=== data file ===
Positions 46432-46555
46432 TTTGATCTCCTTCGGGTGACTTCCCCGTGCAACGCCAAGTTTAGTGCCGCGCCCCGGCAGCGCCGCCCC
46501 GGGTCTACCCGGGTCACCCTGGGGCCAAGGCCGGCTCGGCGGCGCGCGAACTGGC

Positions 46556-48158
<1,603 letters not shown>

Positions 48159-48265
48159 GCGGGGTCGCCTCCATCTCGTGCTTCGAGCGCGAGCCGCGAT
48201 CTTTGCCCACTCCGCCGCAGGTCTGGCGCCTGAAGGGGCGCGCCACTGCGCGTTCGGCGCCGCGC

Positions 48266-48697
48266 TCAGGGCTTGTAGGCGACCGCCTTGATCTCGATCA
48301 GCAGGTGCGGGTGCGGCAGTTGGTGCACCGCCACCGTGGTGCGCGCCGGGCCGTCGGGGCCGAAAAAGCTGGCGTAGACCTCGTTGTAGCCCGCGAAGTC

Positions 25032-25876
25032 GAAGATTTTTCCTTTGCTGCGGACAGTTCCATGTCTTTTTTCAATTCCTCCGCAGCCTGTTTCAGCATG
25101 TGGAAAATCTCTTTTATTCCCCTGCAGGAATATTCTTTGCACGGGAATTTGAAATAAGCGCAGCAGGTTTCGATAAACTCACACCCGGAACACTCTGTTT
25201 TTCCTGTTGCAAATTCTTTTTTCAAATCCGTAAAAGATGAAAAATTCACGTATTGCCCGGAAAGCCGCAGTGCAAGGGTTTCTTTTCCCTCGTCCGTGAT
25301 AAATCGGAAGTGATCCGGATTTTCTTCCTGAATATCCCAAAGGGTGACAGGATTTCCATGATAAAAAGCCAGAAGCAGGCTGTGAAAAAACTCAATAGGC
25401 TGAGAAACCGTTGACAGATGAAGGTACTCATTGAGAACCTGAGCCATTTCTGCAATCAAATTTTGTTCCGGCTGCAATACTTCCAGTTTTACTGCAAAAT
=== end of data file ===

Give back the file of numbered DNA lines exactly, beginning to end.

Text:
Positions 46432-46555
46432 TTTGATCTCCTTCGGGTGACTTCCCCGTGCAACGCCAAGTTTAGTGCCGCGCCCCGGCAGCGCCGCCCC
46501 GGGTCTACCCGGGTCACCCTGGGGCCAAGGCCGGCTCGGCGGCGCGCGAACTGGC

Positions 46556-48158
<1,603 letters not shown>

Positions 48159-48265
48159 GCGGGGTCGCCTCCATCTCGTGCTTCGAGCGCGAGCCGCGAT
48201 CTTTGCCCACTCCGCCGCAGGTCTGGCGCCTGAAGGGGCGCGCCACTGCGCGTTCGGCGCCGCGC

Positions 48266-48697
48266 TCAGGGCTTGTAGGCGACCGCCTTGATCTCGATCA
48301 GCAGGTGCGGGTGCGGCAGTTGGTGCACCGCCACCGTGGTGCGCGCCGGGCCGTCGGGGCCGAAAAAGCTGGCGTAGACCTCGTTGTAGCCCGCGAAGTC

Positions 25032-25876
25032 GAAGATTTTTCCTTTGCTGCGGACAGTTCCATGTCTTTTTTCAATTCCTCCGCAGCCTGTTTCAGCATG
25101 TGGAAAATCTCTTTTATTCCCCTGCAGGAATATTCTTTGCACGGGAATTTGAAATAAGCGCAGCAGGTTTCGATAAACTCACACCCGGAACACTCTGTTT
25201 TTCCTGTTGCAAATTCTTTTTTCAAATCCGTAAAAGATGAAAAATTCACGTATTGCCCGGAAAGCCGCAGTGCAAGGGTTTCTTTTCCCTCGTCCGTGAT
25301 AAATCGGAAGTGATCCGGATTTTCTTCCTGAATATCCCAAAGGGTGACAGGATTTCCATGATAAAAAGCCAGAAGCAGGCTGTGAAAAAACTCAATAGGC
25401 TGAGAAACCGTTGACAGATGAAGGTACTCATTGAGAACCTGAGCCATTTCTGCAATCAAATTTTGTTCCGGCTGCAATACTTCCAGTTTTACTGCAAAAT